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Transitioning from Conventional Continuous Grazing to Planned Rest-Rotation Grazing: A Beef Cattle Case Study from Central Texas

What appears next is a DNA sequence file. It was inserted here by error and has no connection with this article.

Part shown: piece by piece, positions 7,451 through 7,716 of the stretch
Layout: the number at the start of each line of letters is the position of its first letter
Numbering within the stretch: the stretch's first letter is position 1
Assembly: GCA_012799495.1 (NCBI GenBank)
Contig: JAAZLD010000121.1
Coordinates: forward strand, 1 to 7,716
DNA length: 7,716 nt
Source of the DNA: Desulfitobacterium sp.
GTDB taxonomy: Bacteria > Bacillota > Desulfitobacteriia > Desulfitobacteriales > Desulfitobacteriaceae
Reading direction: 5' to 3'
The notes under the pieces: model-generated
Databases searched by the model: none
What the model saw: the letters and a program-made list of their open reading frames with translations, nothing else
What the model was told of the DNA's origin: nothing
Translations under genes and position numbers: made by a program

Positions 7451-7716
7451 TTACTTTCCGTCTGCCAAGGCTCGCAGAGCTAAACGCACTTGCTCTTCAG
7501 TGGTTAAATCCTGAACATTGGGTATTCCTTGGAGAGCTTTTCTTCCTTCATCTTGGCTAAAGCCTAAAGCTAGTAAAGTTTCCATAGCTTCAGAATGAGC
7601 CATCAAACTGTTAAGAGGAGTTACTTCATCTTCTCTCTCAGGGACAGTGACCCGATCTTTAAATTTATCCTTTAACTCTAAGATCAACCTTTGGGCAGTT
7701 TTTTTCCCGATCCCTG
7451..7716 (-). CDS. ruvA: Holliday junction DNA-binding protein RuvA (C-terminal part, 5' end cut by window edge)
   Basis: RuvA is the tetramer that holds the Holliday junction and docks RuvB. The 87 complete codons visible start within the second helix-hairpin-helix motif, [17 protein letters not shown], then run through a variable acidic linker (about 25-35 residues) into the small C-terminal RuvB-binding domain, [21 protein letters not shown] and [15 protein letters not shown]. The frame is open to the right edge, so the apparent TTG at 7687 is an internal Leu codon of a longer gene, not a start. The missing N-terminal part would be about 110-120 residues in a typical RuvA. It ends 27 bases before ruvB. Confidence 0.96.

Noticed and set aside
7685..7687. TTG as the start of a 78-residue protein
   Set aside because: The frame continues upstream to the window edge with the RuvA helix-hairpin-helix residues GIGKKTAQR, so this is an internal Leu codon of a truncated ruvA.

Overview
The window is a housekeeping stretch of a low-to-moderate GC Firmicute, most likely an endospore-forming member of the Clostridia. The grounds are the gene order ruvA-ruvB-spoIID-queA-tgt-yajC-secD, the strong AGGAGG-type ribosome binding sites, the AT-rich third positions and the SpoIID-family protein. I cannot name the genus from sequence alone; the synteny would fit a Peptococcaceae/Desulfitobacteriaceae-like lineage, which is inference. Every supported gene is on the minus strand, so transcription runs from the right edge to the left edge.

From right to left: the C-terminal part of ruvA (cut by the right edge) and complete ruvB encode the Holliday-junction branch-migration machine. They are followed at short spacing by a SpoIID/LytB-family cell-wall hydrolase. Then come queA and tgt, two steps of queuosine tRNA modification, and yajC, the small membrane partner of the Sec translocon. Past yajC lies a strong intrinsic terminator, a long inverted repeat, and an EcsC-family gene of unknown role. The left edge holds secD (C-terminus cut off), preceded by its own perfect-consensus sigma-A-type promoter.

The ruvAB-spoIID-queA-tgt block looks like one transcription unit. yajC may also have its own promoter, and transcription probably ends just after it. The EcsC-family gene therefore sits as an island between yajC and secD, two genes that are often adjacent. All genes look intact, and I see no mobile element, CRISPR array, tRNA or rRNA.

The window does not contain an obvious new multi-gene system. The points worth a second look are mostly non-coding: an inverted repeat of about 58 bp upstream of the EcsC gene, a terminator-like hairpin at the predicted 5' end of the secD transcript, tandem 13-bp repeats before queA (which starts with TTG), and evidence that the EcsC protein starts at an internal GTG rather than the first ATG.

Grazing lands are complex socio-ecological systems that provide vegetation for livestock consumption and a host of other ecosystem services including clean water, recreation, and wildlife habitat. Grazing managers often adjust the timing and intensity of grazing, length of graze and rest periods, and livestock distribution to achieve production and environmental goals. Adaptive management that achieves ecosystem health and profitability goals typically involves a basic understanding of rangeland dynamics, consideration of diverse constraints including spatial and temporal variability, and determination of appropriate short- and long-term indicators and responses. This study was designed to evaluate the short-term impacts of transitioning from a continuous grazing system to management-intensive planned rest-rotation system.

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